On this basis, the government concluded that there existed sufficiently good reason to set aside the assumption in favour of gender-neutrality and to treat penile penetration separately from other forms of sexual penetration.

Section 3: What are the problems with this law?

In response to the first of these reasons, public perception of rape has changed since Setting the Boundaries. It seems unlikely that if one was to write ‘Setting the Boundaries 2022’, the public’s definition of rape would mirror that of 2001. In fact, it is now the 2003 definition of rape that seems out of step with the diverse nature of sexual and gender identity pluralism in 2022. Socially, in the UK rape is regarded as person A (of any gender) penetrating person B (of any gender), in either the mouth, vagina, or anus – with either a penis or any object or body part.[15] The law should reflect our contemporary society and its views, as opposed to being backward-focused. In the two decades since the report was published society’s views have changed, and it is imperative that the law matches this societal change. After all, law is a social construct, constructed by the society it governs. If it no longer fits out accepted social definition, then the law should be reformed.

A further issue with the current law is its primary focus on “male” and “female” in its terminology, which limits the gender identity of non-binary individuals. In the years since the law was drafted, the legal and social rights of trans individuals and non-binary individuals have become much more prominent and socially accepted – and therefore the existing legislation remains out of step with these changes.[16] Therefore, the view that women cannot be charged with rape under the current UK law acts to suggest that penetration by a woman of person B without their consent is not as serious, either legally or socially, as the same penetration carried out without B’s consent by a man. This view also acts to exclude the experience of lesbian women from the law, and to minimise the extent to which the law considers non-consensual penetration or sexual touching of a woman by another woman.[17] Therefore, the existing law is failing to reflect the range of people and sexual experiences in society.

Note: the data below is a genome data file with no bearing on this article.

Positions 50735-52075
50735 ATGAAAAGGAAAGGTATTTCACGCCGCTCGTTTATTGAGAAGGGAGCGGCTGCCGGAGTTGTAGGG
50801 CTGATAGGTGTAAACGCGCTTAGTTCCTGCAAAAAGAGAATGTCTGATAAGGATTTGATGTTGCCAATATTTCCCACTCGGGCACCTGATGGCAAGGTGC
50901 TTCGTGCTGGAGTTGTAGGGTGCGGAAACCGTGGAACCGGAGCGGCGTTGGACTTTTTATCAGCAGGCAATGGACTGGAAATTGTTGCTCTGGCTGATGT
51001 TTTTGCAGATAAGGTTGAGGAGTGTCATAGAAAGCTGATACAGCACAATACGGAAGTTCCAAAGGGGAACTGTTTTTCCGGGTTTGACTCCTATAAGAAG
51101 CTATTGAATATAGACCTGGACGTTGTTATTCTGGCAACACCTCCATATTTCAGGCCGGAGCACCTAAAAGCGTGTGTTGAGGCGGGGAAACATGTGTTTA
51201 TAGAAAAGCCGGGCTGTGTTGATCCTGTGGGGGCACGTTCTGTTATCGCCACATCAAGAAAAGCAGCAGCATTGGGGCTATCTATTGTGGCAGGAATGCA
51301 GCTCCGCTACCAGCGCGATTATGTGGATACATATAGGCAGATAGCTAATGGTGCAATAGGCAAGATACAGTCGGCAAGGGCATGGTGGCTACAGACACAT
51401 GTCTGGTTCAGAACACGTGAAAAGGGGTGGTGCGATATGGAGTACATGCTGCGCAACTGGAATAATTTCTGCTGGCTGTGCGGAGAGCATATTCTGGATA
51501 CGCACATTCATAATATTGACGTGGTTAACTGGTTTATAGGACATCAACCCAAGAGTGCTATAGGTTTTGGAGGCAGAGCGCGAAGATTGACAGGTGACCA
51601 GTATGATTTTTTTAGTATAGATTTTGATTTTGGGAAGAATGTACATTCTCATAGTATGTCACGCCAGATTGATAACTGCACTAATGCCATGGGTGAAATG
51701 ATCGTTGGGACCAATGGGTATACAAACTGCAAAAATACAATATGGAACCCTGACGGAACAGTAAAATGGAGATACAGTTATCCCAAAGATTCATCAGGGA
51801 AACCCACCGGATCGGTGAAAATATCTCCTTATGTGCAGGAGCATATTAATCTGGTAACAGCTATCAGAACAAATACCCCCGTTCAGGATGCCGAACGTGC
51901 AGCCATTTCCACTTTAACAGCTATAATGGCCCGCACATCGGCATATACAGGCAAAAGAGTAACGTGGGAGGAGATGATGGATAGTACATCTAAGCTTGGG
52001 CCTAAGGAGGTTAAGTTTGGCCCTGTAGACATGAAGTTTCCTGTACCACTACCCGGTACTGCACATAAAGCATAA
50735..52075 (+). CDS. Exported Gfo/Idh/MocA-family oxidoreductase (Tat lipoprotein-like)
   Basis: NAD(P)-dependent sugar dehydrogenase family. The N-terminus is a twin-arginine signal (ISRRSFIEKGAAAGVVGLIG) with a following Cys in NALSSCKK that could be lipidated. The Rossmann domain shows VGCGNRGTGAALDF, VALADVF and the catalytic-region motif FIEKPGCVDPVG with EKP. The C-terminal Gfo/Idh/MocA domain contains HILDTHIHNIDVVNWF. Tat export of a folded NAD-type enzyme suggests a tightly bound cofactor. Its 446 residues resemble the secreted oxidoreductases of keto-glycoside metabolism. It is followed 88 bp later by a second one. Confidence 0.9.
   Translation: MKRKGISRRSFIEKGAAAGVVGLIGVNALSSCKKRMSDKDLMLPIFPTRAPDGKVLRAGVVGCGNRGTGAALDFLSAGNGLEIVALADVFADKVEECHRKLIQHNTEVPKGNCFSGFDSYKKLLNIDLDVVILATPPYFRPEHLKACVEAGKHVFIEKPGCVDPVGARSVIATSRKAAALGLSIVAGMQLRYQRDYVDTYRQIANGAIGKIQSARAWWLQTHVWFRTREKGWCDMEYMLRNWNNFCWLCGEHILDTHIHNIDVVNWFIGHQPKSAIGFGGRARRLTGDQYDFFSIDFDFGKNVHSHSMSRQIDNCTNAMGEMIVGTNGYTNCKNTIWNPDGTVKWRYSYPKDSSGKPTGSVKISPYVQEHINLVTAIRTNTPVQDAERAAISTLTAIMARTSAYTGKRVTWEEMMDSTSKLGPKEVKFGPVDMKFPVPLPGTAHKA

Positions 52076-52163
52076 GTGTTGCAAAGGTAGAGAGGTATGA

The second critique is that Setting the Boundaries focuses upon penile penetration as if the harm caused, through the risk of pregnancy and disease, means that penile penetration automatically causes greater harm than non-penile penetration. Whilst penile penetration and non-penile penetration do carry distinct sets of harms, it is important that the law should not be seen to not rank and weigh these harms through creating an unnecessary hierarchy of sexual offences that divides between penile and non-penile penetrations.[18] A consequence of this dividing of harms into ‘rape’ with penile penetration and ‘sexual assault by penetration’ without penile penetration is that survivors of non-penile rape often feel that their experience is belittled or minimised by the law, the criminal justice system, and the police forces (who are restricted by the laws available to them). As Powlesland notes, “gender-neutrality is not just about ensuring parity of sentencing liability… It is also about ensuring the label given to a crime is the same.”[19]

Furthermore, the reporting to the police of rape and sexual assaults by survivors is already low for many reasons, and the number of these reports that leads to a successful prosecution lower. The fact that survivors’ own recognition of what crime happened to them is not reflected in the same terms in the law only serves to add to reluctance to report these crimes and support criminal prosecutions of the perpetrators.